“Are you going to be out playing poker with the boys again,” his wife would reply, “how many times have I told you…”

“No, no, no,” he would interject, “I’ve got a Cremation Society meeting. Tonight we’re discussing the topic ‘How hot is too hot?’ and I really want to go.”

As if the place couldn’t get any more odd, on a recent drive by the building I saw smoke rising. I know what you’re thinking. I was thinking the same thing. It turned out, however, that the source of the smoke was a tiny charcoal grill.

If you don’t believe me, take a look at the photos I recently snapped:

Just across the street from Burger KingJust down the street from Wal Mart and Papa John’s

Just across the street from Burger KingWait a minute! What’s that there in the corner?

Just across the street from Burger KingJust what are they flame-broiling here?

A charcoal grill. On the grounds of the Cremation Society. That’s one barbeque I’d have to pass on, free food or not.

Posted by Jared Bridges | Permalink | Comments (1)

ornament 10 July 2006 ornament

Penalty Kick Blues

I’m happy that Italy won the 2006 World Cup. Well, not really happy, just happier than if the Gauls would have taken the prize. C’est la vie, mes amis.

It is sad, however, that a World Cup final had to end in a penalty kick shootout. I’ve never liked the shootout as a resolution to a tie. It’s almost as if everyone decides that since they can’t resolve the match playing soccer, why not just end it by playing a different game?

My apologies to the players, but I think the game would be best served with a baseball-like finally. Just keep playing overtimes until one team either drops from exhaustion or scores. True, it gives the term “sudden death” a bit of double-entendre, but at least they end by playing the same game they began.

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ornament 3 July 2006 ornament

President Carter can’t keep secrets

Former President Jimmy Carter has penned an op-ed in the Washington Post in which he laments the preponderance of secrecy within the U.S. government. Writes Carter:

The events in our nation today — war, civil rights violations, spiraling energy costs, campaign finance and lobbyist scandals — dictate the growing need and citizens’ desire for access to public documents. A poll conducted last year found that 70 percent of Americans are either somewhat or very concerned about government secrecy. This is understandable when the U.S. government uses at least 50 designations to restrict unclassified information and created 81 percent more “secrets” in 2005 than in 2000, according to the watchdog coalition OpenTheGovernment.org.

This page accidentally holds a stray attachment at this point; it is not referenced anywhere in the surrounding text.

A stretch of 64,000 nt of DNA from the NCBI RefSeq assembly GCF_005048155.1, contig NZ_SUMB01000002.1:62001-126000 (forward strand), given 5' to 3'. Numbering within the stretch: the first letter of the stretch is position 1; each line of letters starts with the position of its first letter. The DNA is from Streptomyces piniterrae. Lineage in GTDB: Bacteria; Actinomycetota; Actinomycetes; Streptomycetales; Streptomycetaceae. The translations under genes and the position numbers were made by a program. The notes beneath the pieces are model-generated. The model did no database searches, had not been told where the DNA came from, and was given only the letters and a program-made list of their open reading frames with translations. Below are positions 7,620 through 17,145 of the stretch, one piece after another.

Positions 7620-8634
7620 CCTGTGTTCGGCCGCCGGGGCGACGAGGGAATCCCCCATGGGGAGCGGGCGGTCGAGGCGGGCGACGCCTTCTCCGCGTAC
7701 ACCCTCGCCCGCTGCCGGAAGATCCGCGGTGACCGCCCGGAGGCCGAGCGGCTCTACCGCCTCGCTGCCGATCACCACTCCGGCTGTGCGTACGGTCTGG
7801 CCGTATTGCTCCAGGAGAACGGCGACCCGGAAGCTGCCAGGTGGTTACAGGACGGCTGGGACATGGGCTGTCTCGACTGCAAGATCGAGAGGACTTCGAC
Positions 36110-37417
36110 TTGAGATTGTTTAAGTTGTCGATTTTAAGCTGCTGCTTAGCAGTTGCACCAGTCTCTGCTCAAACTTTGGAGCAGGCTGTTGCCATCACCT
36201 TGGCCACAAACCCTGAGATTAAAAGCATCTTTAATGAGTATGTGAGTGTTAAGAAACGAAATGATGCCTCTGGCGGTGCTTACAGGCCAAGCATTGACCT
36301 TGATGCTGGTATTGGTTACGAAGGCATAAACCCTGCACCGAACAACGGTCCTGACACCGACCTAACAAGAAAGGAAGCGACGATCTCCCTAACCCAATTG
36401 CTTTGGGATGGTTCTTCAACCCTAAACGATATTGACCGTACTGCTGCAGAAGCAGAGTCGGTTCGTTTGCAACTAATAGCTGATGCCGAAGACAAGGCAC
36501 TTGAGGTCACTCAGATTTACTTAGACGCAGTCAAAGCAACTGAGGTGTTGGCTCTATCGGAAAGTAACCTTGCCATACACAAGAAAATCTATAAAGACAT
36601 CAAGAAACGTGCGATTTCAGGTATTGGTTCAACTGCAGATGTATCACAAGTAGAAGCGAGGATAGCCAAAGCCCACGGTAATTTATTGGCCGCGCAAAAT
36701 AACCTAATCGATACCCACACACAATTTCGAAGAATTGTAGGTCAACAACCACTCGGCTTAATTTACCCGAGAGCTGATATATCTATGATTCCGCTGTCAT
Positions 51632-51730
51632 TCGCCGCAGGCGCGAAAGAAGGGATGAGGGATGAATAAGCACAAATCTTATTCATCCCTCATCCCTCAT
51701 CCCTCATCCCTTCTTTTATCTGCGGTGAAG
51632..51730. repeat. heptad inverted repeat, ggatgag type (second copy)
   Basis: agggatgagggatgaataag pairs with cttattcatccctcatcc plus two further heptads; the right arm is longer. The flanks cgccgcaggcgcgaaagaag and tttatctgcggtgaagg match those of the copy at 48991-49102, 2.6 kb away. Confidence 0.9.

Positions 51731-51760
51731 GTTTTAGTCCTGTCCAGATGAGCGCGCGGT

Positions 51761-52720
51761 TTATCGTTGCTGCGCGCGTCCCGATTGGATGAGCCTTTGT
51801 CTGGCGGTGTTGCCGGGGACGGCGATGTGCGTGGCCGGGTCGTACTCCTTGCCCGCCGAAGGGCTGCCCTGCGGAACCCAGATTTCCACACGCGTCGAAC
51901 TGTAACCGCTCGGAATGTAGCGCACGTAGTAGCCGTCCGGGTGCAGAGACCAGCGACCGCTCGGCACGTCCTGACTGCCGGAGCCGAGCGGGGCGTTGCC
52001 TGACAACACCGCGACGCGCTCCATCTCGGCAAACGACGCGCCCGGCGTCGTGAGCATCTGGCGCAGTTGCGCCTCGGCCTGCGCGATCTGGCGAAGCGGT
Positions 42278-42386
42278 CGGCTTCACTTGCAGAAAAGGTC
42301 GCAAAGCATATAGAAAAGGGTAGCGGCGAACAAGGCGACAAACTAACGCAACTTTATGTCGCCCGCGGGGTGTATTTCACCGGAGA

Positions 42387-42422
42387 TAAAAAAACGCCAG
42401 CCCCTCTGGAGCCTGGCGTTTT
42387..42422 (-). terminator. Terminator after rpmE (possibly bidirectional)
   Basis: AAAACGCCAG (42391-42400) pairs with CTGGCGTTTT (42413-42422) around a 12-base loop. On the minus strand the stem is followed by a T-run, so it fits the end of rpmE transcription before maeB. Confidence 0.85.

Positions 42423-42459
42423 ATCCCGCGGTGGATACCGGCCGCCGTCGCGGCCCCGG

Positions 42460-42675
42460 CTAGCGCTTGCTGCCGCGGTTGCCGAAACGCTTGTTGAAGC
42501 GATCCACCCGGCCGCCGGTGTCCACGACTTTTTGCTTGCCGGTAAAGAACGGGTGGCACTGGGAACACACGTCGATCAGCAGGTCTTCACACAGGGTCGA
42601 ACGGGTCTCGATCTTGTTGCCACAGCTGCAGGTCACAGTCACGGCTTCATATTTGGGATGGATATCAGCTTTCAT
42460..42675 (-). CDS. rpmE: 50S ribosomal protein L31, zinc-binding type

Count me as one of the 70 percent of Americans who is either somewhat or very concerned about government secrecy. In fact, I lean more toward the “very concerned” end of the scale. Where I differ with the former peanut planter from Plains is that I think we need more government secrecy — especially in the military realm. In an age where media such as the New York Times publish details of secret ongoing military defense operations, we need more responsible citizens who realize that the “general public” often includes the enemy.

The reason that there are 81 percent more secrets in 2005 than there were in 2000 is that we weren’t at war in 2000. President Carter seemingly wishes to throw his hat in the ring with the ever-present cornucopia of conspiracy theorists who think the government is out to get us more than the enemy. Secrets save lives, President Carter. Loose lips sink ships.

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ornament 2 July 2006 ornament

Tools

Some internet tools I’ve been using lately:

  • LibraryThing: I know it’s been out a liitle while, but I’ve finally begun playing around with LibraryThing, the online tool for cataloging your books. You get to list up to 200 titles for free, so I started adding some volumes from my fiction collection.

    It’s rather addictive, and I’ll probably be adding to the list in the future. In the meantime, check out the fiction selection from my shelves.

  • Google Notebook: helpful for making notes, drafts, or lists, Google Notebook is pretty handy, especially if you use multilple computers. It features Gmail’s rich text editor, and is easily organized.
  • Google Calendar: Outlook no more. Again, this program is indespensible for those who use more than one computer. It’s pretty powerful too, with sharing and subscription options for each calendar you make. I’ve used this for about two months and am hooked.

Enjoy.